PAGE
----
While there are scores of motivational speakers in the management community dedicated to turning people’s frowns upside down, new research shows that this zeal for positivity has its drawbacks.
In a study of 1,600 participants in the British Household Panel Survey – a national wellbeing gauge launched almost three decades ago – scientists at the University of Bath tracked people’s life expectations and actual outcomes over 18 years. According to their findings, overestimating success is detrimental to wellbeing, compared to setting realistic goals. (Fast Company, 10 July 2020)
In the team’s assessment, while positive thinking frames optimism as a self-fulfilling prophecy, decisions based upon accurate, unbiased data will always lead to greater satisfaction.
The team pointed out that pessimists also fare badly compared to realists – however, numbers on that end of the spectrum are relatively sparse, because around 80% of the UK population can be classed as ‘unrealistic optimists’.
University of Bath School of Management associate professor Dr Chris Dawson said: “Plans based on inaccurate beliefs make for poor decisions and are bound to deliver worse outcomes than would rational, realistic beliefs, leading to lower wellbeing for both optimists and pessimists. Particularly prone to this are decisions on employment, savings and any choice involving risk and uncertainty.” (Science Daily, 7 July 2020)
For study co-author David de Mesa of the London School of Economics, the findings have particular resonance for personal behaviours amid the current health crisis. “Optimists will see themselves as less susceptible to the risk of Covid-19 than others,” he said, “and are therefore less likely to take appropriate precautionary measures. Pessimists, on the other hand, may be tempted to never leave their houses or send their children to school again. Neither strategy seems like a suitable recipe for wellbeing. Realists take measured risks based on our scientific understanding of the disease.”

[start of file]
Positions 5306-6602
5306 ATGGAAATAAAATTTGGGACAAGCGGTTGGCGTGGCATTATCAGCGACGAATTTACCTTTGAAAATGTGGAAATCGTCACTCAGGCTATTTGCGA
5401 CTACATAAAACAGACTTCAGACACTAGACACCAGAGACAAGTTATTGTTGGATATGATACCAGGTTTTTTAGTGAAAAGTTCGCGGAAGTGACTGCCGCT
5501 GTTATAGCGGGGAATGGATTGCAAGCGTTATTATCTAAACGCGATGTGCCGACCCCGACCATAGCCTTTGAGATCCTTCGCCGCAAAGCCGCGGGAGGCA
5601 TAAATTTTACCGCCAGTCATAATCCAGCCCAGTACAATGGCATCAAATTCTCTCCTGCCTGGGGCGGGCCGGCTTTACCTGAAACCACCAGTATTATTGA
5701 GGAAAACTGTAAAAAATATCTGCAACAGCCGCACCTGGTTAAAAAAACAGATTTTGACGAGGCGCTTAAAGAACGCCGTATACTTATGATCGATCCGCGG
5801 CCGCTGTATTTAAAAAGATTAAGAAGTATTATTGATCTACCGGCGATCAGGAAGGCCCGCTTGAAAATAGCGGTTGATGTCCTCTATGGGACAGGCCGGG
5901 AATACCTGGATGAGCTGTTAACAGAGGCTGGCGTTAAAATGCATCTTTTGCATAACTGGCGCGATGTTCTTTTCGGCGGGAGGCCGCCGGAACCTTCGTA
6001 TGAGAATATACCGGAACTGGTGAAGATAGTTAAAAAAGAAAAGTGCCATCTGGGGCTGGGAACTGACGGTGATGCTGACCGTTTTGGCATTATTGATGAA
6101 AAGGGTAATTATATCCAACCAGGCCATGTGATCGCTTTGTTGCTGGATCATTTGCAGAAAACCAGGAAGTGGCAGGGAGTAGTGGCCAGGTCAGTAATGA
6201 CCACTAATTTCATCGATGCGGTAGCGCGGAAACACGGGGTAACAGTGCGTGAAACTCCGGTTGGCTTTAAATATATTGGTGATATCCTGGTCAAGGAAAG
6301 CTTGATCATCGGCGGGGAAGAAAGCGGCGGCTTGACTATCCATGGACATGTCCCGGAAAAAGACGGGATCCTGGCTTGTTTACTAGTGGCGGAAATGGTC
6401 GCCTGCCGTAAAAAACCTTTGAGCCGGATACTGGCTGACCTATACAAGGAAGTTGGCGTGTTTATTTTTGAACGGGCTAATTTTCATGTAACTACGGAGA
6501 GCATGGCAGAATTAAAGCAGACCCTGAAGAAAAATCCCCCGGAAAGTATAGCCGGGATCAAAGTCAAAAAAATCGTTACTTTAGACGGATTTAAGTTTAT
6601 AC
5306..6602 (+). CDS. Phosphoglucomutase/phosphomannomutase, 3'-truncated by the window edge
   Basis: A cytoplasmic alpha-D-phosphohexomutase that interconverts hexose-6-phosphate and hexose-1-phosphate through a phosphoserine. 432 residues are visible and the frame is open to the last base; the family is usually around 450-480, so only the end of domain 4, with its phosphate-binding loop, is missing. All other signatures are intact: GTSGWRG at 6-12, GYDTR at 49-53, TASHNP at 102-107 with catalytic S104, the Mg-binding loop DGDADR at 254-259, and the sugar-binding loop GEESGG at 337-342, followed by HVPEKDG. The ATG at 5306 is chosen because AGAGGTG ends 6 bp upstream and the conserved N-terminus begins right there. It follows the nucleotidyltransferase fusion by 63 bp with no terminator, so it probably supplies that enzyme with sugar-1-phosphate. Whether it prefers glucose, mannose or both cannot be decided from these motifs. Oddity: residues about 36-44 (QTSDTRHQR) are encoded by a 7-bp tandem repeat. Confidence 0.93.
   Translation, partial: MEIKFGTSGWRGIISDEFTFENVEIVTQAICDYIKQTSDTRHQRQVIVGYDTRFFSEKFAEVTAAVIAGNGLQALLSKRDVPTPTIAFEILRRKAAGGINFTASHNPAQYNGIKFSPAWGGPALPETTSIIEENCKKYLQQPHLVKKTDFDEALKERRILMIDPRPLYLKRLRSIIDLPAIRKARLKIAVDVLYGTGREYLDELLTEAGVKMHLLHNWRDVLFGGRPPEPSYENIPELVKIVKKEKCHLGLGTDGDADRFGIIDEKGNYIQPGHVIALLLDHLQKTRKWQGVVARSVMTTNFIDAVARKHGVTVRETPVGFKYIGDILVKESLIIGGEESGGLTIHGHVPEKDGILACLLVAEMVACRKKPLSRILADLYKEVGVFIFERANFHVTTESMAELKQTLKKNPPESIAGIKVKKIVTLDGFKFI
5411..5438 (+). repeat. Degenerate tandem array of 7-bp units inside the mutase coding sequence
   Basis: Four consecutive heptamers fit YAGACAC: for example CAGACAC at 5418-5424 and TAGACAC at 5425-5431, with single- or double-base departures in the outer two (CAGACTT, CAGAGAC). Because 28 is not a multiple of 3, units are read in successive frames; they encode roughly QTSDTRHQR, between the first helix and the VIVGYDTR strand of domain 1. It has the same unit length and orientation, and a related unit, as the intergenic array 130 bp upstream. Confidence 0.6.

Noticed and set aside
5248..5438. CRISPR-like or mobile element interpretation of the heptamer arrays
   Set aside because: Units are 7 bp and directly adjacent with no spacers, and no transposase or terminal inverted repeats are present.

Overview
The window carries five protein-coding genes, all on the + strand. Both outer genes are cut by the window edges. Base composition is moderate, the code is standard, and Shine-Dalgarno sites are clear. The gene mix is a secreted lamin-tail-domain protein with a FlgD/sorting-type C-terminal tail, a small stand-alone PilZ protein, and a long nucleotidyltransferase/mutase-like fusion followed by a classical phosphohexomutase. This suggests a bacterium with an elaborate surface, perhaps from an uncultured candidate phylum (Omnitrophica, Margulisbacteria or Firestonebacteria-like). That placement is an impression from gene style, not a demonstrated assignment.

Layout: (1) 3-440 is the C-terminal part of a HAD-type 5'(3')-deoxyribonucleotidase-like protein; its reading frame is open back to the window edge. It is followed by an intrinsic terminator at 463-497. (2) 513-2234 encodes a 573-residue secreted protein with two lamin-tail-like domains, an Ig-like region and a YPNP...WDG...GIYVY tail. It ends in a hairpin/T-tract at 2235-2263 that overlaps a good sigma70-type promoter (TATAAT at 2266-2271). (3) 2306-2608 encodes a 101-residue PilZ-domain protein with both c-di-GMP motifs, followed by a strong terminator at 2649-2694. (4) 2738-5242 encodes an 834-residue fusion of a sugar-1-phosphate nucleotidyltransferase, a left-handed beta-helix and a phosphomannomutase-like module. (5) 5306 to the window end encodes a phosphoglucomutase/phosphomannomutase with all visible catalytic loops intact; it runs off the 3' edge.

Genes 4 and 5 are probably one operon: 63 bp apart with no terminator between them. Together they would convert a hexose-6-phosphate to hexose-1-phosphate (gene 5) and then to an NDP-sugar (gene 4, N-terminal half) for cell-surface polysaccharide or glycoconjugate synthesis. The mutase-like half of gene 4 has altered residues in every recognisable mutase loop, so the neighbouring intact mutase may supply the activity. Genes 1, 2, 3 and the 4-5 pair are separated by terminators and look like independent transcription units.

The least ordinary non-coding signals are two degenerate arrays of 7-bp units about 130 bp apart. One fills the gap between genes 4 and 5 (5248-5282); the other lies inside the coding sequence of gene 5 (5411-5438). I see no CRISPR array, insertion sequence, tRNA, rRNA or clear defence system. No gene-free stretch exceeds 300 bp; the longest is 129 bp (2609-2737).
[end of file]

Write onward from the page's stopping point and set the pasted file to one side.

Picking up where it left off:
Dawson added: “I think for many people, research that shows you don’t have to spend your days striving to think positively might come as a relief. We see that being realistic about your future and making sound decisions based on evidence can bring a sense of wellbeing, without having to immerse yourself in relentless positivity.”
Should leaders embrace that sense of relief – or is there still plenty of room for bullish confidence and optimism stemming from attitude, rather than evidence?
The Institute of Leadership & Management’s head of research, policy and standards Kate Cooper says: “This is all about the pros and cons of a ‘growth mindset’. It reminds me of a conversation I had last summer with a rugby sevens player, who told me that while she may not have the most natural ability, nobody could work harder than her, because that was her choice. And that’s one approach to life that muddles the debate around the growth mindset: is it just an attitude, or are there lots of other factors that contribute to it?”
She notes: “A couple of years ago, Marc Effron of the Total Strategy Group argued that advocating for the growth mindset was appropriate only when we’re speaking to children [ThePeopleSpace.com, 19 September 2018]. And even Carol Dweck, who originated the term, now recognises that no one has a 100% growth mindset the entire time.
“What has always concerned me about this disposition – whether you call it a positive attitude, a growth mindset or plain old resilience – is that it somehow locates responsibility for dealing with adversity solely with the individual. However, let’s think about the rugby player I spoke to: of course, we can always work harder – but the environments, situations and processes in our organisations can be set up in ways that make things harder for us.”
Cooper argues: “When we are faced with those difficulties, by all means we can call on our resilience. But wouldn’t it make far more sense for organisations to make processes easier for people, to ensure they can perform at their best? There are always two or more ways to look at situations. So encourage staff to reframe their experiences through critical thinking. Encourage them to use data, and to be challenging in the questions they ask of those around them.”
She adds: “It’s not an attitude that delivers success – it’s the actions that go with that attitude. And if we go back once again to my rugby player friend who said that no one could work harder than her: yes, we could call that an attitude. But we could also call it industry.”
For further insights on the themes raised in this blog, check out the Institute’s resources on resilience.